And man, were the last few minutes tense with the goalie pulled and the score still 1-0, and with the game, and a shutout, on the line.
But the Canadiens came through, as they did all night, standing their ground, checking hard, passing well, and all in all, unless you’re a Sharks fan, a mighty fine night at the not-so-old Bell Centre.
A nice, impressive hometown win by the gang, and a tremendous thing to see, considering there’s only nine games to go and maybe, just maybe, they’re rounding into playoff form.
Tom Gilbert took a puck in the mouth area during the second period and was gone for the night. Hopefully it’s only a chiclet or two and nothing more.
Props to Brandon Prust for playing a fine game, including a nice piece of business on the penalty kill late in the game.
The Canadiens have reached 99 points, tied with Anaheim for top of the heap.
Alex Galchenyuk needs just one more to reach 20 goals.
Next up – Tuesday, when the team hits Music City, U.S.A. to shut out the Predators.
Lars Eller got his stick up into the face of Drew Doughty with just 1:35 left in the third period, with his team winning 3-2 after being down 2-0 to the hometown L.A. Kings, and having stormed back from the dead.
The Kings, of course, with just 45 seconds left in the game, would tie it with Lars in the sinbin, and ultimately take it to a shootout where the Canadiens didn’t get the job done and lose 4-3.
I wish I’d kept track of all the ill-timed, momentum-killing, game-ruining penalties Eller has managed over the past few years. Penalties late in periods, penalties that cancel out power plays, penalties when it’s definitely time to not get penalties. It seems like he’s the king of this &$%#@% category.
I know what the Maharishi would tell me (if I knew him and he was still alive). Take deep breaths. Concentrate on trees and streams. Focus on the good that happened before Lars slipped up.
It’s a shootout loss that yes, gets the team a point, but it should’ve been two, and it should’ve been a cool halt to the California creamin’.
It stings, Maharishi. Just like it probably did when the Beatles dumped you. Eller owes us all a dinner.
The first period was as dreadful as the showings in San Jose and Anaheim. Outshot 13-2 and outscored 2-0. Heck, it was only a few games ago when the boys had shutout the Leafs and won their fourth straight, and we were feeling high and mighty and thinking magnificent thoughts.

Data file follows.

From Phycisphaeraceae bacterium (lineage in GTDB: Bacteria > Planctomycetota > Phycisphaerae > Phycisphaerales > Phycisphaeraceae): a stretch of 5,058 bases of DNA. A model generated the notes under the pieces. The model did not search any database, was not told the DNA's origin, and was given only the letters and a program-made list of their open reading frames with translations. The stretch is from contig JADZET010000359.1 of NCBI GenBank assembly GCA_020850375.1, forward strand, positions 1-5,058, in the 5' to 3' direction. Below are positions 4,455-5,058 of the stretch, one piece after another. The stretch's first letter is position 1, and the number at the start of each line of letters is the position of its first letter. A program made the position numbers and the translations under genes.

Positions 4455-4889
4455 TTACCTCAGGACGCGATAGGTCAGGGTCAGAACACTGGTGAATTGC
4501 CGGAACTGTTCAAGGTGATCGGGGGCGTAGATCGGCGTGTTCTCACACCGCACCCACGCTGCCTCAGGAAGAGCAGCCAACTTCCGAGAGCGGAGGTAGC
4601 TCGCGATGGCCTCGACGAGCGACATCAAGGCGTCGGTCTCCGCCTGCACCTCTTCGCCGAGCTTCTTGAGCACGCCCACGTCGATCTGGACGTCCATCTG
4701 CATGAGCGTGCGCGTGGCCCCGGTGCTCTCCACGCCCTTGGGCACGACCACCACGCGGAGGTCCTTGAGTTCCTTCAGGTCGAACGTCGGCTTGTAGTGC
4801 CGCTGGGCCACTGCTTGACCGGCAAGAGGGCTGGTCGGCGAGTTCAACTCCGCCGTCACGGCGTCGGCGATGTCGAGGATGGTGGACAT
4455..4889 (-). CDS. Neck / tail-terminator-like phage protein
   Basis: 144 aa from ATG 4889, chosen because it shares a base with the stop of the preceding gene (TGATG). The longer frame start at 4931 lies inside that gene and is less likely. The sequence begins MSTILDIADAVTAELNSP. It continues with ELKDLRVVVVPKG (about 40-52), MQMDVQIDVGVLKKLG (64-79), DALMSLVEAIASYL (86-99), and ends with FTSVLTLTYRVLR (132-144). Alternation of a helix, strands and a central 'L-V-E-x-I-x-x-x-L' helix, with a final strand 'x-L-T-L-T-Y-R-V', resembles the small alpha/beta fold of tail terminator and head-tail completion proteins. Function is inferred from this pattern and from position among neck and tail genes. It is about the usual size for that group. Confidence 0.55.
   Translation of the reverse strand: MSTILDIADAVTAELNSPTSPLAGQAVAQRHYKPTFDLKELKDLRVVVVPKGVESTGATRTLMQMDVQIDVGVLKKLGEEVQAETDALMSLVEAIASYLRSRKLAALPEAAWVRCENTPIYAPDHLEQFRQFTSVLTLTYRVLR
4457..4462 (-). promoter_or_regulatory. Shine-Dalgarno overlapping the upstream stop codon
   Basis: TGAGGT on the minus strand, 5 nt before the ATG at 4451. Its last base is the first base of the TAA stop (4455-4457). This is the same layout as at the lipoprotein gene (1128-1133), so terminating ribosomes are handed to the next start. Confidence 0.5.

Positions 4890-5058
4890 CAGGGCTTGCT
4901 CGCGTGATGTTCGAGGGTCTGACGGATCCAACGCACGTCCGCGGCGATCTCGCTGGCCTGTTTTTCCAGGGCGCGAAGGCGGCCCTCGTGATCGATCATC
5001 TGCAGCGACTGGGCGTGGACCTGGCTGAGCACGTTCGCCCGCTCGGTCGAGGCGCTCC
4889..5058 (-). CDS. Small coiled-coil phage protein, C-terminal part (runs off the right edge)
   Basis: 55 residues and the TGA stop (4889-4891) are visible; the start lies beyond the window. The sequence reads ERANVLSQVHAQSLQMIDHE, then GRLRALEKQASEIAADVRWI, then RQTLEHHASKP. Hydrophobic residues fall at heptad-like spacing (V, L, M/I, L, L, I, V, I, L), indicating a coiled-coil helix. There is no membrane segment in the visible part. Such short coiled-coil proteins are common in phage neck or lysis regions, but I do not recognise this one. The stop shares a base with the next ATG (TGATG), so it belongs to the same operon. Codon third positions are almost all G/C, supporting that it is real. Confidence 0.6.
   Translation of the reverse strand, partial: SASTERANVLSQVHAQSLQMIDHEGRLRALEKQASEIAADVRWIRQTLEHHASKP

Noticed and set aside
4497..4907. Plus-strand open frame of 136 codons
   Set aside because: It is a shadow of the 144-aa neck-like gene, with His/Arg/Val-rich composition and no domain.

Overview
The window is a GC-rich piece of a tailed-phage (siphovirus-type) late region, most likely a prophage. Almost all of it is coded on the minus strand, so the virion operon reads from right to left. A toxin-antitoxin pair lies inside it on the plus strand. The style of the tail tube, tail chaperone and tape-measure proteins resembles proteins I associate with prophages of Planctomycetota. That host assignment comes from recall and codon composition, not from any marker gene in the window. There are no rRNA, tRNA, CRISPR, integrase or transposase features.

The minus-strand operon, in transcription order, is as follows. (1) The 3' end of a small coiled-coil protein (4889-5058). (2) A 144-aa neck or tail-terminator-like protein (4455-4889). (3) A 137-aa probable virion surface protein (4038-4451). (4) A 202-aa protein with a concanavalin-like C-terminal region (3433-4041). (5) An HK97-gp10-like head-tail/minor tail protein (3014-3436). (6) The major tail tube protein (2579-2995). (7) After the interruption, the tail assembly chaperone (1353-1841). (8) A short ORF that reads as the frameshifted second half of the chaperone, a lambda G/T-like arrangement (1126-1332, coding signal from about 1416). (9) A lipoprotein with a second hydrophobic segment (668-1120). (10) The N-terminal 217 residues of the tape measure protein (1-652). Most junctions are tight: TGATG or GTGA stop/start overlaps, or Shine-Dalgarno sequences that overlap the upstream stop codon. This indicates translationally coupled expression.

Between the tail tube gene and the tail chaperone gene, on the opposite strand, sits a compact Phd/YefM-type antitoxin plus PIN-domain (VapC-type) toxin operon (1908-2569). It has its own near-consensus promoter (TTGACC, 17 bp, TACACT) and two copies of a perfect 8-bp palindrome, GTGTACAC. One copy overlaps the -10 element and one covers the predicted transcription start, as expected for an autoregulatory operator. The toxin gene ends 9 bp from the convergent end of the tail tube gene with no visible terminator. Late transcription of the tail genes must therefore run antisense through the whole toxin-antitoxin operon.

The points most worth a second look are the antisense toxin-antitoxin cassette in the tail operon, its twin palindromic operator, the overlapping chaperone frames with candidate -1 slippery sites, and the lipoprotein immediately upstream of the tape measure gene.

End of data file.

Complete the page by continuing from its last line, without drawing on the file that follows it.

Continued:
But seven periods in California changed all that.
The second frame saw the Canadiens come to life though, and Tom Gilbert, looking like a forward, closed the gap to 2-1 when he swooped in and around Jonathan Quick and lit the lamp. And it became a tie game not long after when Gally took a nice pass from Plekanec and backhanded it home.
In the third frame, Max would notch his 31st on a nice pass from DD, and all was swell in Habsville until Eller’s brain froze like a tray of ice cubes, and with the clock winding down and the Kings on the power play, along with Quick on the bench and the extra man out, the bullet was fired to tie it.
Overtime would solve nothing, and in the shootout, the Canadiens shooters were Chucky (nope), DD and Max (yes), and Eller (post), while Kings skaters buried 3 of 4 on Dustin Tokarski, who overall played a decent game between the pipes.
This mostly lousy four-game road trip comes to an end on Saturday in Phoenix, but things don’t exactly let up. The following four games see the boys tackle the Lightning and Sens at home, and the Islanders and Lightning on the road.
Upcoming strategy? Keep Eller on the bench in crucial situations.
It was just the other day, while sitting in Buffy’s Pub in Sooke, that I pointed to the TV and said to Lucy, “Look, the Leafs lost 4-0 again. Two games without a goal. Are they ever lousy. Hah!”
Then the Montreal Canadiens went out and dropped a 4-0 stinker in San Jose, and two nights later are smothered and outplayed as they lose 3-1 in Anaheim. I should never have been smug about the Leafs. Because sometimes the Habs can suck too.
It also took until the 18:19 mark of the third period before Alex Galchenyuk scored with a Duck in the box, making it one of those rare and unusual sightings, a….how do you say it……successful power play? Thus keeping the team from being shutout two straight nights which would have made the Leafs comparison even more sickening .
Now it’s a short freeway ride to downtown Los Angeles to meet the Kings in a few hours. No predictions, no thoughts. No idea. Only that they have to start playing better than they have these past two games.
Karma, you got me good with the Leafs smugness. Now, enough’s enough.
Props to the Ducks, who basically smothered, bottled up, outchecked and outskated Montreal for most of the night.
It was 2-0 in the second period when Max burst in alone while his team was shorthanded. Imagine how the momentum could have shifted. Maybe.
Canadiens outshot the Ducks 38-33, which for all intents and purposes looks like they played well. But they didn’t.
Ex-Hab Jiri Sekac took Subban out of the play, allowing new teammate Rickard Rakell the chance to score, which he did.
The guy we got in the Sekac trade, Devante Smith-Pelly, was again underwhelming and it blows my mind to hear reports that he’s out of shape. What the hell is that? It’s March. How can a player not be in shape at this time?